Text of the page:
Now, going back to my earlier response on specialization and gains from trade there arises the question of does it make sense to try and have answers to every problem?

There is a reason that specialization works well, people become better at doing what they are currently doing. So even assuming one were able to "know" everything they would still not be as good at doing any particular task as someone that had specialized in that task. I may know how to read a recipe and how to make bread but I am not going to be a master bread maker and make amazingly good bread unless I practice making bread for some amount of time.

So assume for a minute that you have specialized in mayan epigraphy and someone brings you an Egyptian hieroglyph, as they are both ancient writing systems so they must have some common skill sets, is it rational to say "I have no idea and I am going to drop working on finding the meaning of all of these other glyphs that I am working on deciphering to figure out what most likely any master level Egyptologist knows off of the top of their head " or to say "I have no idea, here is the number to my colleague that specializes in reading Egyptian hieroglyphs"? in the one you have filled in a blank in your knowledge, but at a cost to adding new knowledge to the world, while in the other the blank remains but you continue working on what you are paid to do. What appears to be advocated here is the first response which has a huge opportunity cost for extremely low reward.

Comment author: James_K 20 April 2011 05:57:50AM 4 points [-]

You definitely have a point here. The Law of Comparative Advantage is an extremely powerful driver of improved standards of living. So you definitely shouldn't try to do everything yourself.

But at the same time it pays not to over-specialise. If you rely on another person to fix your computer problems for you (for instance), that might work fine, until they aren't available for some reason. Then you have a choice between working it our for yourself or just giving up.

So I'd say at the very least overcoming "learned blankness" is helpful for implementing a back-up plan.

Comment author: Luke_A_Somers 31 December 2011 07:17:14AM 1 point [-]

Learned blankness, as described, is not about recognizing specialization. It's about not bothering to notice that you already have the skills to tackle this. Like, if your mayan specialist was asked, "Hey, is this the egyptian heiroglyph known as the 'ankh'?", she can probably answer that one without having to call anyone, if she doesn't just blank out the moment 'egyptian heiroglyph' was uttered.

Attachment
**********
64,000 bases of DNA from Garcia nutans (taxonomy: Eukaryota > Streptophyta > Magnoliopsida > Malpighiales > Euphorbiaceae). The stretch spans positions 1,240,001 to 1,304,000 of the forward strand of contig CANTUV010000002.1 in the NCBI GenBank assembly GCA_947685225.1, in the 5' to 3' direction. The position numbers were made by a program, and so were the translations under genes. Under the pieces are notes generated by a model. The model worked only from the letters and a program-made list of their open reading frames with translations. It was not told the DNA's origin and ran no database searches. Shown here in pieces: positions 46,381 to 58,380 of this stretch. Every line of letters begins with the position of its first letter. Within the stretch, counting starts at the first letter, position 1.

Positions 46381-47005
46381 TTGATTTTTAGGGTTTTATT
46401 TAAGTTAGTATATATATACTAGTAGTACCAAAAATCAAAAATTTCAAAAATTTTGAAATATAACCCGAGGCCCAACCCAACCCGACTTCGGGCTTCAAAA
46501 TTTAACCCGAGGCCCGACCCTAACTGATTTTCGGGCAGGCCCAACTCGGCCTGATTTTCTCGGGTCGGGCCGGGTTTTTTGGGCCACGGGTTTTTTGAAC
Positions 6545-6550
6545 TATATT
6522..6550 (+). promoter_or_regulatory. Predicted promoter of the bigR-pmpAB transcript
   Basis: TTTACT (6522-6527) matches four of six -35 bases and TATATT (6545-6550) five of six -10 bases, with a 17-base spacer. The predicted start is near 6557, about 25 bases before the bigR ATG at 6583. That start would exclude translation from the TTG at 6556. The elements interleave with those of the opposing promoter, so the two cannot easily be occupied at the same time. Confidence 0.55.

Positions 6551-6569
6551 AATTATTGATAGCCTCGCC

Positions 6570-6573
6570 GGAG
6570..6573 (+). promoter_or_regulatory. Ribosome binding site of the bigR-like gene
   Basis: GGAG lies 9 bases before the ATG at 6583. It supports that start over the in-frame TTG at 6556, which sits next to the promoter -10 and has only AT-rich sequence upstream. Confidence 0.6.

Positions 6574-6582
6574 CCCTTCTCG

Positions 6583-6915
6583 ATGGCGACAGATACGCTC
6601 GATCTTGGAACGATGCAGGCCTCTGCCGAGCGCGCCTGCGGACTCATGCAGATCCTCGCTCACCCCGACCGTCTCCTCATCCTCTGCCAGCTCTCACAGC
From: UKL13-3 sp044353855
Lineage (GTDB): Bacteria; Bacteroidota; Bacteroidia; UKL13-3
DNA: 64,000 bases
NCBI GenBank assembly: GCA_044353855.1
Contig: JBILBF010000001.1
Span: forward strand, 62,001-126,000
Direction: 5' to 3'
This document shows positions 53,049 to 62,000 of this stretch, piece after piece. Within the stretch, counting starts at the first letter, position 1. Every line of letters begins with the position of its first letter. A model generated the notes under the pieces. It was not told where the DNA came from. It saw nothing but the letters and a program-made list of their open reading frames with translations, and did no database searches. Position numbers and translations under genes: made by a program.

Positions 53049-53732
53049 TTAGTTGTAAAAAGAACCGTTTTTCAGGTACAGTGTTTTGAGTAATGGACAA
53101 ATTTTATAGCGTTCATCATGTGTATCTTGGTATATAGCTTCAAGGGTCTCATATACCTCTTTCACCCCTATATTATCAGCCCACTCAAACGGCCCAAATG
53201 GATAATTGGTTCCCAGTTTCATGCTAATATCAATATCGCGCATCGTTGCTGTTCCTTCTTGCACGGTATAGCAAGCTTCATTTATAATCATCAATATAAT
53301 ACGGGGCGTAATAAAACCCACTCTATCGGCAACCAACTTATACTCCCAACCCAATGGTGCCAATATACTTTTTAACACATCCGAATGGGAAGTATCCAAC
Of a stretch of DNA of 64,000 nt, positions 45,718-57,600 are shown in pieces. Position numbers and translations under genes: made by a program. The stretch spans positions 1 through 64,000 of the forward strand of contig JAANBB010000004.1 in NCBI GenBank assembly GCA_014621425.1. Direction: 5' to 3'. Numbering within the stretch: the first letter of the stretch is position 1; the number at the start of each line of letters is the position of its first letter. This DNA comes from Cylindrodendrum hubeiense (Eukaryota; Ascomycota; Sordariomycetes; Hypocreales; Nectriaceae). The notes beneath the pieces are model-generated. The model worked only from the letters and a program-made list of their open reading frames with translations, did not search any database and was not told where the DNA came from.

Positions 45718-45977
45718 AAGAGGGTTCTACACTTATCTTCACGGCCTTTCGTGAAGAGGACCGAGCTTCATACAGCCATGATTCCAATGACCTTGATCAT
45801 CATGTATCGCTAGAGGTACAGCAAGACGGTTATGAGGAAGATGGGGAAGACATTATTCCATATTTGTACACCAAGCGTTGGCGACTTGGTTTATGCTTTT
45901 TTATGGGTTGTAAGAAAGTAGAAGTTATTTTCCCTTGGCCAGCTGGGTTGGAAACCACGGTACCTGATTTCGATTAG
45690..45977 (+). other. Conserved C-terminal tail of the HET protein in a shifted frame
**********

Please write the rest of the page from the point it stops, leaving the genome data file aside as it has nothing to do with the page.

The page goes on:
Comment author: baiter 20 April 2011 02:34:35AM *  3 points [-]

Interesting and useful post, but I'm not sure I agree with the analogy to learned helplessness or using the word "learned" at all. The state you are describing seems to vary greatly between individuals (for contrast, I know many people who believe they can do or know almost anything correctly) and probably correlates to such things as intelligence, openness, risk-tolerance, etc. What makes you think this "blankness" is learned?

Comment author: strega42 22 April 2011 03:51:18AM *  5 points [-]

We (and by 'we' I mean the general American public) learn it in school, fairly early on. Children who question, explore, experiment, and tinker are often chastised for "jumping ahead" or "not paying attention" or "being disruptive" or a half-dozen other complaints made by harried or exhausted teachers, or fearful parents.

Children are not often (anymore) encouraged to simply try things out to see if they work. In school they're not really encouraged to explore, but instead to stay with the group. At home, they're often inhibited from tinkering with pretty much anything. "You might break it!" is a pretty common parental reaction to a child tinkering with anything remotely mechanical.